Dehorning and holes into the skull…

Dehorning cows - a hole into the skull

Friday again, another morning spent on the farm working with the dairy herd in diseases of ruminants. With Easter so close a lot of people have travelled home and so today’s group is really small. Last time was reproduction work so today is orthopaedics and other surgery unrelated to the reproductive tract including today dehorning.

Cows are generally gentle loving animals, however their heads are one of their primary weapons, and with horns they are actually quite formidable. This endangers workers, plus also the other animals in the herd. Most of time the tissue that grows the horn is removed when they are calves so that the horns do not grow, however if there is a problem with this then the horn can still grow.

These horns are basically made keratin which is the same as your finger nails – however in cows after they reach about 2 months the horn “bud” attaches to the skull underneath and the sinus cavity inside the skull will expand into the horn as it grows. This is where the photo is from – it is the hole that is left after the horn has been removed looking into the frontal sinus.

The horn has a nerve going to it (the cornual nerve) which goes from behind the eye so before we do anything this is blocked by using procaine as a local anaesthesia which means that there is no feeling anywhere around the horn.

After the horn bud attaches to the skull at around 8 weeks only a vet is allowed to remove it – farmers can only remove the tip of the horn so that it is not sharp. Removing the tip however doesn’t remove the danger as it can cause significant bruising and damage to others. So at this stage it is still beneficial to remove the horn, this is done by a surgical wire saw and usually takes under a minute to do (the record here is apparently 17 seconds). Once the horn is removed any bleeding from the blood vessels is controlled by ligation and antibiotic spray applied to the site.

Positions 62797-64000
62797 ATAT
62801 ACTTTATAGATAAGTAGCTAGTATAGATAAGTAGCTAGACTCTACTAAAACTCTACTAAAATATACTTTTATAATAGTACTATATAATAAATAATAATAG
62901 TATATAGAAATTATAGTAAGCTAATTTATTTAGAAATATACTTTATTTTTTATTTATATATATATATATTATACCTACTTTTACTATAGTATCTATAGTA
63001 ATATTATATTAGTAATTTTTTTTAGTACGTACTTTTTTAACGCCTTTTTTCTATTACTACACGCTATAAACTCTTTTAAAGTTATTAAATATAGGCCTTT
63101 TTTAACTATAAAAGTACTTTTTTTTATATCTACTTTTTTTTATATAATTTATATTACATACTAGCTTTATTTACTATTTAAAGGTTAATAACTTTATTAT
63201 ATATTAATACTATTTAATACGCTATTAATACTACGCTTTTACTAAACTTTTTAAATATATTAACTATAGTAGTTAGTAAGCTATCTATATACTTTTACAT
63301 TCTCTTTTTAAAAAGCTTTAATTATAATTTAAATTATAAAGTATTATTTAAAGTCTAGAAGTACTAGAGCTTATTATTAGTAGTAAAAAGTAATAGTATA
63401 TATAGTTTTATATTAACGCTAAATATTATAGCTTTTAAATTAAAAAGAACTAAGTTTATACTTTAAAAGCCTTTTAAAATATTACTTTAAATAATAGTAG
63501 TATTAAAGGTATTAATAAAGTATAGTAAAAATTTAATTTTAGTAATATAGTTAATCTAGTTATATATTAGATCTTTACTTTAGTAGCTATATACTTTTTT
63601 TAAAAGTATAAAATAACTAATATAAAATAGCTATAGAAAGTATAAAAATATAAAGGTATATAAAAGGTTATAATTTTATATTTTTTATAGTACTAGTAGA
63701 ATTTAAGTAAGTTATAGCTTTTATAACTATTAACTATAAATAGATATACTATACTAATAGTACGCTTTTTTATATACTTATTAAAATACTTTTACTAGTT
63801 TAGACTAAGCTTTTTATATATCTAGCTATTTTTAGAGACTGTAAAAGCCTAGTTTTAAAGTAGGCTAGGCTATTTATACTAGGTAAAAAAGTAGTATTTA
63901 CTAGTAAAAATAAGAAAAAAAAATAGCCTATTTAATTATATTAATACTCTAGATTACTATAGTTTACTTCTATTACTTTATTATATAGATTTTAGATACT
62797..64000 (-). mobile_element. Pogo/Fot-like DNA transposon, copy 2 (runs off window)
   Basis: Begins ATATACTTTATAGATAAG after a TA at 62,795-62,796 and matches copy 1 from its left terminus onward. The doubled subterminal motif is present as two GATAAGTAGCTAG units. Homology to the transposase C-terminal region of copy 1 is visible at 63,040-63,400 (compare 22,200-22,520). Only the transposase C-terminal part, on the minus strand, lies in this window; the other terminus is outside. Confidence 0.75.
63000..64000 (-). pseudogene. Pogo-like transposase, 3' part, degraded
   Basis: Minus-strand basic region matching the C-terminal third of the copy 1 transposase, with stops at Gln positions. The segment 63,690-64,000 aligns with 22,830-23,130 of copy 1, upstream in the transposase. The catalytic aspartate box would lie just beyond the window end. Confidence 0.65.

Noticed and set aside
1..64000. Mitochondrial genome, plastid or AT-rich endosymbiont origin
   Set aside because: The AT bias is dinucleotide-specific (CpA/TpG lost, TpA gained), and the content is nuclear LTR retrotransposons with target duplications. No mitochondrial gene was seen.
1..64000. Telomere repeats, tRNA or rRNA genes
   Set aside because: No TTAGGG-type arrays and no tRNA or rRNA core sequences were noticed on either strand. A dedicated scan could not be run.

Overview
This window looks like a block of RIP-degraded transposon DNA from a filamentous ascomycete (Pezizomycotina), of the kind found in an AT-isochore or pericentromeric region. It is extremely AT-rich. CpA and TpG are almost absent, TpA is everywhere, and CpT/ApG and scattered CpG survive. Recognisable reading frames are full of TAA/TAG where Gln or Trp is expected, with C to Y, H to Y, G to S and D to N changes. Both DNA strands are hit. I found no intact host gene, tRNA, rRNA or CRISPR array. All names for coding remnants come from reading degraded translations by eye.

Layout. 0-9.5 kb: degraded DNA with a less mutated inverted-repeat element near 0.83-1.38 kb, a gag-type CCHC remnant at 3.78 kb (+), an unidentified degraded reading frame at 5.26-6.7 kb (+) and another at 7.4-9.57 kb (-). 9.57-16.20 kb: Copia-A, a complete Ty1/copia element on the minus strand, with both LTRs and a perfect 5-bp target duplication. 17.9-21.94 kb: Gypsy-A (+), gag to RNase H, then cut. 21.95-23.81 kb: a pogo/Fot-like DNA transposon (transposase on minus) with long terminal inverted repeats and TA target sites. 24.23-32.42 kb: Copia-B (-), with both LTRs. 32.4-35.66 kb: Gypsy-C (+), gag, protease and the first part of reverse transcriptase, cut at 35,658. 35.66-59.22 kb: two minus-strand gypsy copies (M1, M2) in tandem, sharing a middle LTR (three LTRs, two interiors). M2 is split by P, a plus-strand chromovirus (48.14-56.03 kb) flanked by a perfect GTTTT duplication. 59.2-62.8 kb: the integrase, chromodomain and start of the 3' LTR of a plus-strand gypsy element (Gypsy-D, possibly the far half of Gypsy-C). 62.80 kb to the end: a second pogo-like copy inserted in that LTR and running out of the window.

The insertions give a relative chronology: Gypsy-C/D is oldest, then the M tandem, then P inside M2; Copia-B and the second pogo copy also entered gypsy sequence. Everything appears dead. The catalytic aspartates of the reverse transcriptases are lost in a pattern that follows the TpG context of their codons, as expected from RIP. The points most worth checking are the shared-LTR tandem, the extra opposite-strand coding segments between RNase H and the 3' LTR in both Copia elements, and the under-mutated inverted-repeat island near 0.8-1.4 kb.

Unfortunately this is the only way to remove the horn, and there is not enough loose skin in this area to close over this so it is left open. It takes around 4 weeks for a scab to form over this opening – and then a further few weeks for it to form a proper scar.

This does not cause as many side effects as may be expected – having a patch over the hole with a bandage is generally not liked by cows and they tend to remove it within hours. And from the studies I have read having a patch does not reduce the healing time. The only recommendation here is to keep the cows that have been dehorned separate to the rest – this is good from a management point of view as it is easier to check that nothing is going on with them.

The rest of the morning went do checking on some patients post digit amputation. One of these had a large abscess higher up the leg which was removed. This lead to some bleeding and I was allowed to ligate the bleeding vessels here. Today was my first suturing ruminants and it was pretty different for me with how thick and tough the skin is so I was pleased to get the practice. However even after ligation of the main bleeding vessels there was still significant capillary bleeding and so we applied a tourniquet to the leg to reduce the blood flow and allow clot formation before we released the cow back to the herd.